“Unknown Tibet: The Tucci Expeditions and Buddhist Painting” is on view here through May 20. When the scholar and Himalayan adventurer Giuseppe Tucci was exploring the Tibetan plateau between the World Wars, traditional culture was already disappearing quickly. More than 60 years after China’s invasion, it evokes a strange mix of feelings to file past enormous prints of the anthropological documentation by the five photographers he brought along: It’s both painful and reassuring to think how easily physical artifacts can outlast the cultures that make them.
Tucci also collected prints, maps, manuscripts, and hundreds of religious paintings. A gorgeous red and black Long Life deity floats against a background of a thousand-odd tiny doppelgängers, most of them in a grid, but a few of which float across his knee and under his arm. Fourteen 17th-century paintings of arhats are vividly realized and still brightly colored, impressive syntheses of individual detail and intense formal stylization. Their mossy green backgrounds double as realistic mountainscapes and hallucinogenic cloudscapes. Once you’ve settled back to earth, pop upstairs to “In Focus: An Assembly of Gods,” through March 25, an entertaining early 19th-century colored ink painting that captures the Chinese tendency to religious syncretism in one hyperbolic pantheon of divinities from Shakyamuni Buddha and the Jade Emperor down to the five animal-headed Commissioners of Pestilence. 725 Park Avenue; 212-288-6400; asiasociety.org.
Several angular pots by Wada Morihiro (1944-2008), one of the three major 20th-century Japanese ceramic artists to which her current show is dedicated, are on compact but extraordinary display at Joan B Mirviss, incised with complex patterns and painted in a striking combination of black, white and red slip accented with green glaze. 39 East 78th Street, suite 401; 212-799-4021; mirviss.com.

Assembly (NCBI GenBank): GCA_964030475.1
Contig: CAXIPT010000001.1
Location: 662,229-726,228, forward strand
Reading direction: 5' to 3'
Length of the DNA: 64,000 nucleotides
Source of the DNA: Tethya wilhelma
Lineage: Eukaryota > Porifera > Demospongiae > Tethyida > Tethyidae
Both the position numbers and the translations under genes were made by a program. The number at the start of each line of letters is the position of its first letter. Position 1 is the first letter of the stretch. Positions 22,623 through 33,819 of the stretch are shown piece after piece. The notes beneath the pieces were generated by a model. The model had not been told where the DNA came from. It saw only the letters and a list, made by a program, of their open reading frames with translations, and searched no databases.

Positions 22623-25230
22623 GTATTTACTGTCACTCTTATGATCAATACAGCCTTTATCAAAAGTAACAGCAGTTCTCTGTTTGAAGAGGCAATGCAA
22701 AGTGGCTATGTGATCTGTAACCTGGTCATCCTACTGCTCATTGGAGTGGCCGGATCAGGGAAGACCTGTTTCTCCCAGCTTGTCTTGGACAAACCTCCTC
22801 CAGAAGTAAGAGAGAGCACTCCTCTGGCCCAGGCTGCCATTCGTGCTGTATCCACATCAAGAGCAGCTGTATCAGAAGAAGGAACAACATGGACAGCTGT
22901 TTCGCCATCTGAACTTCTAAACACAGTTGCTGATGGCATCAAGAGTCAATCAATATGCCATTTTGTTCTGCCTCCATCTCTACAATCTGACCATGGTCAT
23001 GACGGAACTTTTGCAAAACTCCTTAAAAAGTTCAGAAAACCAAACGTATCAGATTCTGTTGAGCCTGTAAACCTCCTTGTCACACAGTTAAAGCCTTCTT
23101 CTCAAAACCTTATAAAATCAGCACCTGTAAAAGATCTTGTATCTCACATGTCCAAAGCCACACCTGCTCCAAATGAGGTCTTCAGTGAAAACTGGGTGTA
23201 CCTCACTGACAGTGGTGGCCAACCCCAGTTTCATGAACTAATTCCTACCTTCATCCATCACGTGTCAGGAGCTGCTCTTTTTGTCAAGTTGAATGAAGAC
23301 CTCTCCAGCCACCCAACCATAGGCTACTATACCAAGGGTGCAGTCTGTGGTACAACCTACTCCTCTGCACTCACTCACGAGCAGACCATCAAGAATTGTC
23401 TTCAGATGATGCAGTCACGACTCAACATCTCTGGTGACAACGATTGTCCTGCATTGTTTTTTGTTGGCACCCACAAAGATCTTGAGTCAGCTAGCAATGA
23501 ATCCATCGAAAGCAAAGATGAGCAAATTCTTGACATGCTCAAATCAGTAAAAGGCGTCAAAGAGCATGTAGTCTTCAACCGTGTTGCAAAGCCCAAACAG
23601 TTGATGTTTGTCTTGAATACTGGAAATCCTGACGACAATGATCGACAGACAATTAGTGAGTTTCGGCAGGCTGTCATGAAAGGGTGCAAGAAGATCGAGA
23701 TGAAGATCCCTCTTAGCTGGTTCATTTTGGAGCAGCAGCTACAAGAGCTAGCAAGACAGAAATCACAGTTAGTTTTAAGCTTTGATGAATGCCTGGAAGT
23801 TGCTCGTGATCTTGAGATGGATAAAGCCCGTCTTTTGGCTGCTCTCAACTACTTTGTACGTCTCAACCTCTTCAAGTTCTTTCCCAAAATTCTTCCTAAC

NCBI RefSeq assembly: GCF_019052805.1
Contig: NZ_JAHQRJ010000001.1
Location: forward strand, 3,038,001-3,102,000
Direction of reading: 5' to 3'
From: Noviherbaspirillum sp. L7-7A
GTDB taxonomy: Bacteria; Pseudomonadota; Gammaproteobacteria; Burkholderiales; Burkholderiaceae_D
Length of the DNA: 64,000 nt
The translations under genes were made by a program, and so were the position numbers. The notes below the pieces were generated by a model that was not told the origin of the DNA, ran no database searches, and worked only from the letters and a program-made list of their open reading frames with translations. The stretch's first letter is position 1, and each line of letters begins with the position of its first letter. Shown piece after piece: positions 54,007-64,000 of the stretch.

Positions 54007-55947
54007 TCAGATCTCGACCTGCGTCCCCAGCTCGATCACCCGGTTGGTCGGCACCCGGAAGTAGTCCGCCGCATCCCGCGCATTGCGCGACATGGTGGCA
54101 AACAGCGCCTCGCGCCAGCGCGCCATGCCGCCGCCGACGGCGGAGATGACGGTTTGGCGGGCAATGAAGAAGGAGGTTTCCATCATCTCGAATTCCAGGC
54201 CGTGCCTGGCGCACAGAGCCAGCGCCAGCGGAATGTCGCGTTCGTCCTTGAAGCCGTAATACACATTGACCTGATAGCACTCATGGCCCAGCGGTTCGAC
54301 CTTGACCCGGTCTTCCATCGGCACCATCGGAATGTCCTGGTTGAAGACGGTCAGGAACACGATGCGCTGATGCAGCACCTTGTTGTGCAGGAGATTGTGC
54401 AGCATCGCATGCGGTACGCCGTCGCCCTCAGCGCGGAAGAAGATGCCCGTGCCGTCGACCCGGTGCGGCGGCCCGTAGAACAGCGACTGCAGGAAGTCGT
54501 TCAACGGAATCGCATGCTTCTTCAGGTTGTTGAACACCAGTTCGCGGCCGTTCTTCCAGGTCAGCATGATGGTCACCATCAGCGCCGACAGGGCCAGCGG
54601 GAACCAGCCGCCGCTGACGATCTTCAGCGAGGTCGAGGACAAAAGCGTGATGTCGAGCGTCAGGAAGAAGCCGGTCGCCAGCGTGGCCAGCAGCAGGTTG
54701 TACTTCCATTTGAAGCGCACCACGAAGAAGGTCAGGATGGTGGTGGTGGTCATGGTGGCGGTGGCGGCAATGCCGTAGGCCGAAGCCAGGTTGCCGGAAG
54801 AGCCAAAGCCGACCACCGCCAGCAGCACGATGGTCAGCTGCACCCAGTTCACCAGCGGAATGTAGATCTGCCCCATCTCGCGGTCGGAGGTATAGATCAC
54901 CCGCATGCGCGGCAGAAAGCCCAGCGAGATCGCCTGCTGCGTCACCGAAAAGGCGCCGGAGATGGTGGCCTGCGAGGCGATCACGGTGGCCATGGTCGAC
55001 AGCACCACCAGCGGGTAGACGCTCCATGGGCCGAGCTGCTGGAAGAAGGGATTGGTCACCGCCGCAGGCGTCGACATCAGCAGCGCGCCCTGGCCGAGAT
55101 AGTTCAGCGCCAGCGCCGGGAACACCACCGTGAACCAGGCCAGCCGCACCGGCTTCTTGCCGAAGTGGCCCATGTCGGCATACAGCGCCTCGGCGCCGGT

The highlight of the mirror-themed show of woodblock prints at Scholten Japanese Art is a group of elegant women primping by Ito Shinsui, one of several Taisho-era artists to revive the use of glittering powdered mica as a pigment. 145 West 58th Street, suite 6D; 212-585-0474; scholten-japanese-art.com.
Flat jade discs called bi were a staple of Chinese ritual art for most of its history, but the two notched triskelions in the ancient jade show at J.J. Lally & Co. Oriental Art, both nearly five millenia old, are much more unusual. 41 East 57th Street, 212-371-3380; jjlally.com.
If you missed the spectacular show of Japanese bamboo at the Met, TAI Bamboo Art, visiting from Santa Fe at Jason Jacques, has a brief recap which includes two quietly unforgettable baskets — one with a sharply angled skirt, the other with an extra-long handle — by Hayakawa Shokosai V. 29 East 73rd Street, 212-535-7500; jasonjacques.com.
The winsome group of celadons, or vessels with a green, iron-based glaze, assembled by the ceramics dealer Eric Zetterquist, includes a gorgeous, gourd-shaped 11th-century Korean vase. Ask to see the back, where a modern Japanese owner filled in some unfortunate cracks with lacquer and powdered gold (kintsugi). 3 East 66th Street, #1B; 212-751-0650; zetterquist.com.
A show of abstract ink drawings by the contemporary Taiwanese calligrapher Huang I-Ming at M. Sutherland Fine Arts vividly demonstrates at large scale the unlimited textural and tonal possibilities of black ink on white paper. 7 East 74th Street, 3 fl.; 212-249-0428; msutherland.com.